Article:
An experiment in Nanaimo’s Departure Bay is testing whether sea urchin farming could be the next big industry on our coast.
Wild urchin roe is already highly coveted in asian markets and is a multi-million dollar industry. So Island researchers are looking at the impact farming them in cages would have here, as the popularity of sushi grows worldwide.
Heading out to the unusual farm in Departure Bay, researchers Chris Pearce and Lyanne Curtis wonder how their prickly projects are doing today.
“Make a quick trip out to the farm,” says Pearce aboard the Fisheries and Oceans boat.
The Department of Fisheries and Oceans team from Nanaimo’s Pacific Biological Station is 7 weeks into their 12 week trial, to see if sea urchin farming is a viable idea for the west coast.
More than 3,000 wild urchins have been harvested from the area to be part if this trial. With two species and two foods, testing what works best in these waters.
“Yeah they look very happy and healthy from the outside for sure,” says researcher Lyanne Curtis.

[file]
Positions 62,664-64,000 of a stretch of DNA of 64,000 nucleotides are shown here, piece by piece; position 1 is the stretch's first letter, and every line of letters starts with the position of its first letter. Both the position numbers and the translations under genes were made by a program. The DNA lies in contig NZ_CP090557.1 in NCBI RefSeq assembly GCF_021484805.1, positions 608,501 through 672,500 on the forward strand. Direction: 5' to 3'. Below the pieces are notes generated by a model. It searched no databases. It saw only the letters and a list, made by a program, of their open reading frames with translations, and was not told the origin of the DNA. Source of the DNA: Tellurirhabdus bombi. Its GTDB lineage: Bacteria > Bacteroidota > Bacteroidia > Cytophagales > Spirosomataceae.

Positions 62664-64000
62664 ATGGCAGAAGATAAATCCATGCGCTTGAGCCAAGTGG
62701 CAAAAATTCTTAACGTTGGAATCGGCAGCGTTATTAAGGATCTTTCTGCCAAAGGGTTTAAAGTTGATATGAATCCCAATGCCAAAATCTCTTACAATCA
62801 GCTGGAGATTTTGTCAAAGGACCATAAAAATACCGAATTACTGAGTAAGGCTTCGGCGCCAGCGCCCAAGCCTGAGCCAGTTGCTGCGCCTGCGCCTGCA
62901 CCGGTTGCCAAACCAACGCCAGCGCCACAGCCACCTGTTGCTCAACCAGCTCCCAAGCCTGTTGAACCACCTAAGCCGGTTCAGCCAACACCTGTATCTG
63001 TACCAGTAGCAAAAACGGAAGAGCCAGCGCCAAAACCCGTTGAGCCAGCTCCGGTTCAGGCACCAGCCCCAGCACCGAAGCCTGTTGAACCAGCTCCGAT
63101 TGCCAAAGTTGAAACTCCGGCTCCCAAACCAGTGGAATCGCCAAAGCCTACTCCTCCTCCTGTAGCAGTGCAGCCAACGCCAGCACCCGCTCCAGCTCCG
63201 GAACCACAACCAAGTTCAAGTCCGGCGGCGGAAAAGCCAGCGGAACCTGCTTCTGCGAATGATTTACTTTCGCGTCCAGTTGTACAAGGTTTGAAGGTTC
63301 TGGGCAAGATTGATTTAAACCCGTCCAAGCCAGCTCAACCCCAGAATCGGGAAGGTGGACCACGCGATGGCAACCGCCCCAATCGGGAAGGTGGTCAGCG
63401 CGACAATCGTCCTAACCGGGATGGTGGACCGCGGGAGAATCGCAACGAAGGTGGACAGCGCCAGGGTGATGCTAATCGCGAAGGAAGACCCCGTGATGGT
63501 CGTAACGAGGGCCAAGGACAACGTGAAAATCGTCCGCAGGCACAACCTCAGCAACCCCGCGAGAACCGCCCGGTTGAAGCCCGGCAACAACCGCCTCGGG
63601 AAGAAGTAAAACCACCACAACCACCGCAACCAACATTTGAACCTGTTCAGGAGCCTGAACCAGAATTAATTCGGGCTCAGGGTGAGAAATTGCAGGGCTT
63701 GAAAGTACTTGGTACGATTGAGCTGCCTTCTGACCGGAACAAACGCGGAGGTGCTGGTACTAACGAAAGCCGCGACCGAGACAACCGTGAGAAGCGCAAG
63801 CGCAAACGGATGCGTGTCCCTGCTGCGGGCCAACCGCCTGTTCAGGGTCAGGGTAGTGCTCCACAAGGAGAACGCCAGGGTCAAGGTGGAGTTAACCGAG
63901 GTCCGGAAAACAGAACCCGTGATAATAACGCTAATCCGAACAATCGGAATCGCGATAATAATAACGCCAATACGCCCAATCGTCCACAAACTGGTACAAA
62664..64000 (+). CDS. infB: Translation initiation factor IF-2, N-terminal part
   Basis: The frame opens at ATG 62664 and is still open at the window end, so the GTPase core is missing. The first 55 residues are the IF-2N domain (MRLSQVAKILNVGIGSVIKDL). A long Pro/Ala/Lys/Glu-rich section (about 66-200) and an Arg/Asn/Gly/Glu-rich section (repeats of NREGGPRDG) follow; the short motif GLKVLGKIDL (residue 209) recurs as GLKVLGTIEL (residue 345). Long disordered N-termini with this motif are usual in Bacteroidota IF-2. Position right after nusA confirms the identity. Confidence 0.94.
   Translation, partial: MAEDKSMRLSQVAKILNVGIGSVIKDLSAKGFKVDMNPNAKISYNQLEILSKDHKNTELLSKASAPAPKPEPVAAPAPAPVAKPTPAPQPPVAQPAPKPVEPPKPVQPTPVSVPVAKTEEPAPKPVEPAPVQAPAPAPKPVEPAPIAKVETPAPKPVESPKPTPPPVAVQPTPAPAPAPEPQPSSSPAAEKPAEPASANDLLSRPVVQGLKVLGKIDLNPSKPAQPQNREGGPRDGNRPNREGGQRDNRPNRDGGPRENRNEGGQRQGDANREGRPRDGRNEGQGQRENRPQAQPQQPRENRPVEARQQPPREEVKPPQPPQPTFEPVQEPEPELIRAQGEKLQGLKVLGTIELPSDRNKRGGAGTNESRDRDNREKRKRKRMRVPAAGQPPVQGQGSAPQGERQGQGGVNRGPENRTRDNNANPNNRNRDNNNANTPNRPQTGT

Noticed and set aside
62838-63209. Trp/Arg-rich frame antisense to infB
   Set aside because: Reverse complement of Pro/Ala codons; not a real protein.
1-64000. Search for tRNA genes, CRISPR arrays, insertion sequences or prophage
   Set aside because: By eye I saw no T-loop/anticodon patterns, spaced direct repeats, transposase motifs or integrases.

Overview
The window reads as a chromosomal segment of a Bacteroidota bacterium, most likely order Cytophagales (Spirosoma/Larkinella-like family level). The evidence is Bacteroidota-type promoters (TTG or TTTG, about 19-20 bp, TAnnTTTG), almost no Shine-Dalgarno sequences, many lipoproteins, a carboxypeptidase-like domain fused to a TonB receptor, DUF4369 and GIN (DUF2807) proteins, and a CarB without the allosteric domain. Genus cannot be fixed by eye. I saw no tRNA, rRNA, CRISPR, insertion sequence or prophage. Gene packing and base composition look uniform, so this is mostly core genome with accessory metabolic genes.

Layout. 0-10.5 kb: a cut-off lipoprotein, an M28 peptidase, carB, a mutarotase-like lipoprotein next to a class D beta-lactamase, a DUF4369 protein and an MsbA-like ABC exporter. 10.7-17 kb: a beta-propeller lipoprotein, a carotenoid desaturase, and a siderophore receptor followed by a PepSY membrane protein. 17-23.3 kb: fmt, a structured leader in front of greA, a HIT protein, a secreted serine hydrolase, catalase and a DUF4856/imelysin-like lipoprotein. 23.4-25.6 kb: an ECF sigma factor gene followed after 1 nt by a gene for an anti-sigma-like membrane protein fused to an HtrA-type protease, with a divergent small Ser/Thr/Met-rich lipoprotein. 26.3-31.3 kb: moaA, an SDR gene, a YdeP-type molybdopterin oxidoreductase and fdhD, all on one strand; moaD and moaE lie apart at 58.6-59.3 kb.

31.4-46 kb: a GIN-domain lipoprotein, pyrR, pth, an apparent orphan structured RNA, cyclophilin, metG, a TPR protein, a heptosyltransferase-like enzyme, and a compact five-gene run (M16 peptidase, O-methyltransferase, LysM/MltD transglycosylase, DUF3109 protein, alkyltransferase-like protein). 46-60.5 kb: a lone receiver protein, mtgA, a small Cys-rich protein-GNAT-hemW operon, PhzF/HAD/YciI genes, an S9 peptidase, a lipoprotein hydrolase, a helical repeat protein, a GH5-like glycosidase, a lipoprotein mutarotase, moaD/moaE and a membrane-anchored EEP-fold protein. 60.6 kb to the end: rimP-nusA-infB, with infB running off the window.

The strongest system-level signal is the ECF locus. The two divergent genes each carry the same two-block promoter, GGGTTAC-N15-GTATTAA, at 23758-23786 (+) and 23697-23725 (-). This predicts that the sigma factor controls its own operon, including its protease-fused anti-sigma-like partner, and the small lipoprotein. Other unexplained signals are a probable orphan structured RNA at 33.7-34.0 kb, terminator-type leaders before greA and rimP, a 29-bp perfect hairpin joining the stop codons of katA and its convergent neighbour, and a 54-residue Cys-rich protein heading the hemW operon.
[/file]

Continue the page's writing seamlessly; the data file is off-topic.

But like we’re told by our mothers, it’s what’s inside that counts.
“And its called ‘uni’ in Japanese and it’s worth a lot of money,” says DFO Biologist Dr. Chris Pearce. “It’s sold in high end sushi restaurants so that’s the product that we’re looking for.”
Cracking the prickly invertebrates open to see how their roe or “uni” is growing, takes gloves and a little grit.
“There’s a fairly lucrative wild fishery for both red sea urchins and green sea urchins worth millions of dollars,” says Pearce.
This experiment is to see if they can improve the roe or uni, coming from wild stocks by feeding them up in farms like this. Creating an even bigger, higher profit industry for this area’s future.
With another five weeks of the trial to go, these urchins growth will be watched closely. Then it’s off to Japan for them, to be tested for all important quality of taste that’ll determine this fishery’s future.